Many of these plants have appeared here before. Species new to the garden were still too small to bloom (Primula scotica) or did not like the weather this year (Primula luteola, Primula auriculata, Primula kisoana, a few others). Maybe we’ll see them next year….
My Pimula halleri had stopped increasing and were looking tired. I started new plants from seed — here they are. Last year, I started new Primula denticulata for the same reason, and this year I will have to start new Primula frondosa.
By the time the snow has gone, the winter resting buds are already rising and beginning to open. I took a lot of pictures of them. They were fascinating to watch and there was not much else growing at the time.
The planting of pinks and yellows are from various sources — including the APS, Jelitto, and my own plants. They are supposed to be subspecies meyeri; some of them may be.
The narcissi are getting weedy but the shade they provided in this very hot, dry summer may have kept the julianas alive.
Small alpine hybrids
These are two seedlings from seed out of the Primula marginata hybrid ‘Herb Dickson.’ The second has fleshy leaves suggesting Primula villosa or Primula hirsuta as the other parent. The orange seedling is a slow-grower that came from seeds out of a poor P carniolica x P auricula. The pink flower in the lower corner is a sibling. And the eyeless purple, as well as the budding blue below it, are two good little plants that came from my mixed Small Alpine Hybrid seed. This fall I am going to move them to a better position. They are still small plants after four years in the ground.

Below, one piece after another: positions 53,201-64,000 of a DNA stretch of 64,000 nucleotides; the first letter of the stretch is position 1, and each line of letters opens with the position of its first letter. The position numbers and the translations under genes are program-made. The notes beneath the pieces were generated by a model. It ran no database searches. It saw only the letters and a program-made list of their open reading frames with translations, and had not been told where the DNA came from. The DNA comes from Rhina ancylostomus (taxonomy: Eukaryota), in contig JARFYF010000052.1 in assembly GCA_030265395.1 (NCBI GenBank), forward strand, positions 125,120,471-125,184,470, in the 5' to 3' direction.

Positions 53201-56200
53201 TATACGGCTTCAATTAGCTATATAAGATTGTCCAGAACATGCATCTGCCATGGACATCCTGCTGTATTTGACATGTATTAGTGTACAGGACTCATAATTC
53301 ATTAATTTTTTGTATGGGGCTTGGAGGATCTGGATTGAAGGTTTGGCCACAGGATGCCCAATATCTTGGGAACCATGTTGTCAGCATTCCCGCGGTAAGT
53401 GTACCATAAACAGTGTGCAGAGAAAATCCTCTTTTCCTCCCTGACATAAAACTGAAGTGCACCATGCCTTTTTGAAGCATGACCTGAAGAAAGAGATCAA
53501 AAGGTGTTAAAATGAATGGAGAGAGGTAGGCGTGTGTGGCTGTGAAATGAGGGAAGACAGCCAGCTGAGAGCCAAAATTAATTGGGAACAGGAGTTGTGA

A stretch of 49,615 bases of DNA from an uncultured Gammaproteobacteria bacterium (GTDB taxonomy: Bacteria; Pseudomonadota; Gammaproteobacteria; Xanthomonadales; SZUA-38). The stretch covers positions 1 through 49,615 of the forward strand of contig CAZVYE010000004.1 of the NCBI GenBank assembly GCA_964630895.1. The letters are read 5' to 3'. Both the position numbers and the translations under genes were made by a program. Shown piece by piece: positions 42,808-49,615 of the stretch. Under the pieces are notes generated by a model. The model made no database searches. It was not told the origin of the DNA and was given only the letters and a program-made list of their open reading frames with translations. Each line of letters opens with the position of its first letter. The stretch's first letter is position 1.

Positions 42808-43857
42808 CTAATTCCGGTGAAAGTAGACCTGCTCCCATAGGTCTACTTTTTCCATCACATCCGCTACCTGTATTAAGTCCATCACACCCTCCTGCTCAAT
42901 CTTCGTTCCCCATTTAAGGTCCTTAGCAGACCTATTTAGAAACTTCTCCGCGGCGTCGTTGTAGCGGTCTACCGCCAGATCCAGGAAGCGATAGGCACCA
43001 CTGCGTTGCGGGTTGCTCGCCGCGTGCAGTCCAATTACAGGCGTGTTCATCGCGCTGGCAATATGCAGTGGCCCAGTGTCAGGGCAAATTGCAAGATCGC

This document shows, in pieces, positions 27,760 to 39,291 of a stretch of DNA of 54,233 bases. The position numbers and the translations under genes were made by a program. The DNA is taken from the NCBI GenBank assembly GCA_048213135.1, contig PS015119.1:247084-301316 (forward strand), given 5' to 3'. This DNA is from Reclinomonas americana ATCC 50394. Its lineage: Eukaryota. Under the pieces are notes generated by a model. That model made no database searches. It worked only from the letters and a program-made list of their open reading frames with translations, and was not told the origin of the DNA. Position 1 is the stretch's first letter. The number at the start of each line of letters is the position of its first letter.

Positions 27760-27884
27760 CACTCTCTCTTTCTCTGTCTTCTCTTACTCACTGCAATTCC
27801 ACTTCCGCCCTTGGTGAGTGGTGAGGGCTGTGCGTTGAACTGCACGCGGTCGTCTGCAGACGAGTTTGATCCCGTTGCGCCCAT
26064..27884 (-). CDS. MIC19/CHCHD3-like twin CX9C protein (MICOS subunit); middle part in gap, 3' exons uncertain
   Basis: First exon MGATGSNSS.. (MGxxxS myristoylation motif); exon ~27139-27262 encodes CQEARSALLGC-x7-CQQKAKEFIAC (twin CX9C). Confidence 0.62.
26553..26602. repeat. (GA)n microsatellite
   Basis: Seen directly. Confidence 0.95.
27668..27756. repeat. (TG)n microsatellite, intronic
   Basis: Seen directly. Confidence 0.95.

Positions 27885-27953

This was one of the few crosses that produced seed this year — ‘White Lady’ on ‘Wharfedale Bluebell.’ Don’t know yet whether the seeds are viable. I am testing a few. After five days, they are not rotting or attracting mould — that’s a good sign.
Older, Established Plants
Primula auricula (species and subspecies)
Other Primula (all seedlings)
Look closely and you will see a couple promising buds on the Soldanella (montana?). Unfortunately, they did not grow any further. Too hot, too cold, too wet, too dry, too bright, too dark? I have tried everything with this plant. (Or have I?) Year after year, it grows well but fails to bloom.
The Cyclamen had a good 2020 and produced lots of seed pods. The pods open just before the plant begins to bloom the following year. Here that is July. The seeds are sticky and sweet, and if they are not collected before the pods open, ants may carry them away. The leaves in this photo, taken in May, are also the previous year’s. They will die in summer to be replaced by new leaves that will stay green over the next winter. The plant bloomed heavily this year, and bees were all over the flowers, but the hot, dry summer did not afford the right conditions for seed pods to form.
Late-summer growth amidst leaves cooked under #HeatDome21.